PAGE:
Friday, September 10, 2010

Goat Milk v. Cow Milk: A Raw Showdown

No, I'm really not trying to pick a fight. Both are good. And if you have a reliable source that you feel is safe, I encourage you to try it raw. You know, like they drank it for the last 6,000 years or so, before the Industrial Revolution. But is there a difference between milk from a goat and milk from a cow? And is one better than the other?

I used to think goat milk was something from another planet. In fact, I must have been in my 30's, at least, before I even heard of anyone drinking goat milk! But then again, I grew up where there were plenty of cows. And I use to judge dairy cattle. How in the world did I miss out on the fact that you could milk a goat? Does that tell you something about the American bias towards goats? The rest of the world must think we're a bit strange since goat milk internationally is by far more popular.

If you were just to drink a glass straight up, you probably wouldn't be able to tell the difference in taste... much. Some cow milk is a bit richer because of the butterfat content, but some goats give milk with a nice butterfat, too. Nubians for one (around 5%), and some La Manchas (3.9%). And of the dwarf varieties, Nigerians (anywhere from 6 -10%). A lot of factors will determine the butterfat content, so one can't be dogmatic about the amount. Just know it's typically higher in some breeds than others and cows aren't the only ones that have a nice butterfat content.

Cow milk in it's raw state is not homogenized, which means the fat globules are rather large and it causes the cream to separate from the rest of the milk. When milk is homogenized, the fat globules are broken into smaller particles, thus making it more uniform throughout. The problem with this is the concern that when milk is homogenized (fat globules broken up) it causes arteriosclerosis or other health issues when consumed over a period of time. Left unhomogenized, the fat globules are too large to cause a problem to begin with. If you were to drink the cow milk raw, you could avoid this issue by just shaking the container each time before you pour it out. Then you get some of both the milk and the cream.

Photo Credit: Tambako the Jaguar

Goat milk, however, is naturally homogenized because the fat globules are inherently smaller. This would seem to be a problem except that it lacks a fat-agglutinating protein called euglobulin, which if present, would cause the fat globules to cling to one another and build up. Instead, the smaller fat globules remain suspended throughout the milk itself and thus, is a plus for the goat milk and explains why it's easier for some to digest it. While cow milk does contain euglobulin, I suspect this protein may explain why it's easier to make butter from cow milk rather than goat (just guessing here).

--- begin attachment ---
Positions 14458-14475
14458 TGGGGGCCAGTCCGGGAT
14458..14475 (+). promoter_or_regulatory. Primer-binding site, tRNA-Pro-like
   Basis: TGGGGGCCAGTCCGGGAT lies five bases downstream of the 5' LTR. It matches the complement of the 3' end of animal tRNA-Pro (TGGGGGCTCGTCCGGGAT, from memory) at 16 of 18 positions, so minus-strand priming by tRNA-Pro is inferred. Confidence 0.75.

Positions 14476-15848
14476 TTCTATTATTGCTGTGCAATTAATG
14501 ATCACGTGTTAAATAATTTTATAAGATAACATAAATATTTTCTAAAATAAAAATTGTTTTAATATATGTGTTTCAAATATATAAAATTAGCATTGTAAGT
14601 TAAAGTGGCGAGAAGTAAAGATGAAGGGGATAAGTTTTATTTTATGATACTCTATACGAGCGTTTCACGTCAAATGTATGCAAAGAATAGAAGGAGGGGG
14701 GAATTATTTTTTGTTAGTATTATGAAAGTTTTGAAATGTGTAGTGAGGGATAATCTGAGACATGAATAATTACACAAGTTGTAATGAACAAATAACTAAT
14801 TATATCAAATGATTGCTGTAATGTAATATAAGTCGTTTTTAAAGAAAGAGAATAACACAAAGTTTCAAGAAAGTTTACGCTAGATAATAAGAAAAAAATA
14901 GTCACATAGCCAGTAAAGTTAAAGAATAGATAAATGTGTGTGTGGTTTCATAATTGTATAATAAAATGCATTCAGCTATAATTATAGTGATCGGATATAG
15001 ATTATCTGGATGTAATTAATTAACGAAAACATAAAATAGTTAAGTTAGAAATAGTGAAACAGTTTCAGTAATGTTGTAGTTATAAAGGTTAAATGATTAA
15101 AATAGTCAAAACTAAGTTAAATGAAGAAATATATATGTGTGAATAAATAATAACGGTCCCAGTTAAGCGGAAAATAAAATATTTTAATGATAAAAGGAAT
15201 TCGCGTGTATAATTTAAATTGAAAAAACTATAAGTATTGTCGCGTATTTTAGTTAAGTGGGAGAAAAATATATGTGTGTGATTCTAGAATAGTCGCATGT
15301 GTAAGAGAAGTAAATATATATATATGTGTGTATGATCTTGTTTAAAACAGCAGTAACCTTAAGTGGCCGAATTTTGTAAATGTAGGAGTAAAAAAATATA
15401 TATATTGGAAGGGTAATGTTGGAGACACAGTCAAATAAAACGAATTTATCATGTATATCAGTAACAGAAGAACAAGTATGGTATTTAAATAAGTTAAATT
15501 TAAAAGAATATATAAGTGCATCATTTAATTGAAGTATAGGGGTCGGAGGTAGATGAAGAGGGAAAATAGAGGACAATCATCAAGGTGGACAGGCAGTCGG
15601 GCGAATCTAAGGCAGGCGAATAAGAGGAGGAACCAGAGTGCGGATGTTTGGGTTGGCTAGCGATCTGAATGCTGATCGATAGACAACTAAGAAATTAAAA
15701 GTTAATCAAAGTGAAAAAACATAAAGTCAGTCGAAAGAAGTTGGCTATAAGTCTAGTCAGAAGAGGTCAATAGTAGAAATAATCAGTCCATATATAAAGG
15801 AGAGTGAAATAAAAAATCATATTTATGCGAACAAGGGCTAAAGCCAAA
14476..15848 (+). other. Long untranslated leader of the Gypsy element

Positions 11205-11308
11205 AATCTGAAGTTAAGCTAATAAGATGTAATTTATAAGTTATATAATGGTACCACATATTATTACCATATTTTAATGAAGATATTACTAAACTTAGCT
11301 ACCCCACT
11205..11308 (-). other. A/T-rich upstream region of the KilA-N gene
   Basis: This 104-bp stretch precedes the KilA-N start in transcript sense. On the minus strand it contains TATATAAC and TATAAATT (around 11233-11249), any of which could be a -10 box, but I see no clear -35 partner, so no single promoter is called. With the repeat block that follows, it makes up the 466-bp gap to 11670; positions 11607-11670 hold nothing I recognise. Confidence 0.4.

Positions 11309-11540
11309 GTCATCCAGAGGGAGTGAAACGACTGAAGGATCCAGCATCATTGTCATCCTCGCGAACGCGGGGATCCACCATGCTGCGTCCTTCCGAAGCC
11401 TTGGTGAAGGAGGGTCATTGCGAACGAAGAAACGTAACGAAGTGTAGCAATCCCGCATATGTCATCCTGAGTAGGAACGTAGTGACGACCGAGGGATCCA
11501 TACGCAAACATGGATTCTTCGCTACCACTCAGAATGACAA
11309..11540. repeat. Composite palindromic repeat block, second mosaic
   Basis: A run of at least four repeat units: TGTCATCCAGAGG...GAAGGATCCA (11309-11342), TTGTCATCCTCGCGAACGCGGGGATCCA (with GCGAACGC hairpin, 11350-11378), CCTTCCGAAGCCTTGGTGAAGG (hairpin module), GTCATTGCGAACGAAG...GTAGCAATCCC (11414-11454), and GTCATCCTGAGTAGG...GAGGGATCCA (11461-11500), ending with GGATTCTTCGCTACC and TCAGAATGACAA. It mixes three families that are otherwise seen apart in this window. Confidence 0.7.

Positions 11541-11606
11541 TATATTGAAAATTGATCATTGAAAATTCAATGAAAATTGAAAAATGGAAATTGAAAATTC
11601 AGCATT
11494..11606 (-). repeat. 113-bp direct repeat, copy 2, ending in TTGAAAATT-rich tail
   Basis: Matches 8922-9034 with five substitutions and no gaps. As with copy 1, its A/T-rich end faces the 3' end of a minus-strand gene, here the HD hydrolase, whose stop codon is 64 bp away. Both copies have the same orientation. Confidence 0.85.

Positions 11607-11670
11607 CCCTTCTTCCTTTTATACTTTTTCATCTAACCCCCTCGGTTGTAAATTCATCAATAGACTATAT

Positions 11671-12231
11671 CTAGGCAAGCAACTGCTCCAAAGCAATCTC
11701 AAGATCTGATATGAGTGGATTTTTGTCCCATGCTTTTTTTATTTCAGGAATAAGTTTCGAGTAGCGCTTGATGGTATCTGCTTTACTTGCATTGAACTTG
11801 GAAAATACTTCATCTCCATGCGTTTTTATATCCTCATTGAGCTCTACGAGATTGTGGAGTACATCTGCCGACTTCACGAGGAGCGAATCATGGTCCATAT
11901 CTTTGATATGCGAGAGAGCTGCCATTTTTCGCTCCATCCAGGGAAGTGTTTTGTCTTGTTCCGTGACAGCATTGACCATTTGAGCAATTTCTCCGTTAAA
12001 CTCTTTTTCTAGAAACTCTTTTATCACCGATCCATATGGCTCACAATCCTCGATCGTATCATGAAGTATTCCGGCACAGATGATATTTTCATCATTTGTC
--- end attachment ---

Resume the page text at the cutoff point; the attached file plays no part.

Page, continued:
Just a side note... when milk is homogenized by mechanical means, breaking down the fat globules, the enzyme xanthine oxidase is freed. This enzyme penetrates the intestinal wall, going into the bloodstream, and eventually, the heart and arteries causing scar tissue as well as generating cholesterol in the body. 

Oh, that's not good. 

Another point for raw milk.

But we're talking goats and cows here. 

Both milks in their natural, raw state contain the lactase enzyme which allows many with lactose intolerance to "tolerate" raw milk whether it's from a cow or a goat. Once it's pasteurized, the lactase enzyme is destroyed and those without enough lactase enyzyme in their own system will know it shortly after consumption. 

If we were to compare fat, proteins, calcium, vitamins and such contained within each milk, most feel there just isn't enough of a difference to haggle over. And given the fact that during the animal's lactation period those components won't remain constant it makes it hard to compare them. However, at the University of Granada in Spain, they've apparently been doing some research comparing the two and they're favoring the goat milk. According to their experiments and analysis, "... goats' milk could help prevent diseases such as anemia and bone demineralization. Goats' milk was found to help with the digestive and metabolic utilization of minerals such as iron, calcium, phosphorus and magnesium." (Science Daily, June 31, 2007). It seems the bioavailability of these minerals is higher in goat milk than in cow.

At this point, I'm thinking that both are pretty good for you if you're consuming them raw. But I'm definitely feeling like there may be some benefits to the goat milk that I hadn't realized before. It's certainly given me a new appreciation for it. And when I get my own does to milk, I suspect I'll be a bit partial just because they're mine. 

                                           Photo Credit of Milk Bottle: Search Yogi


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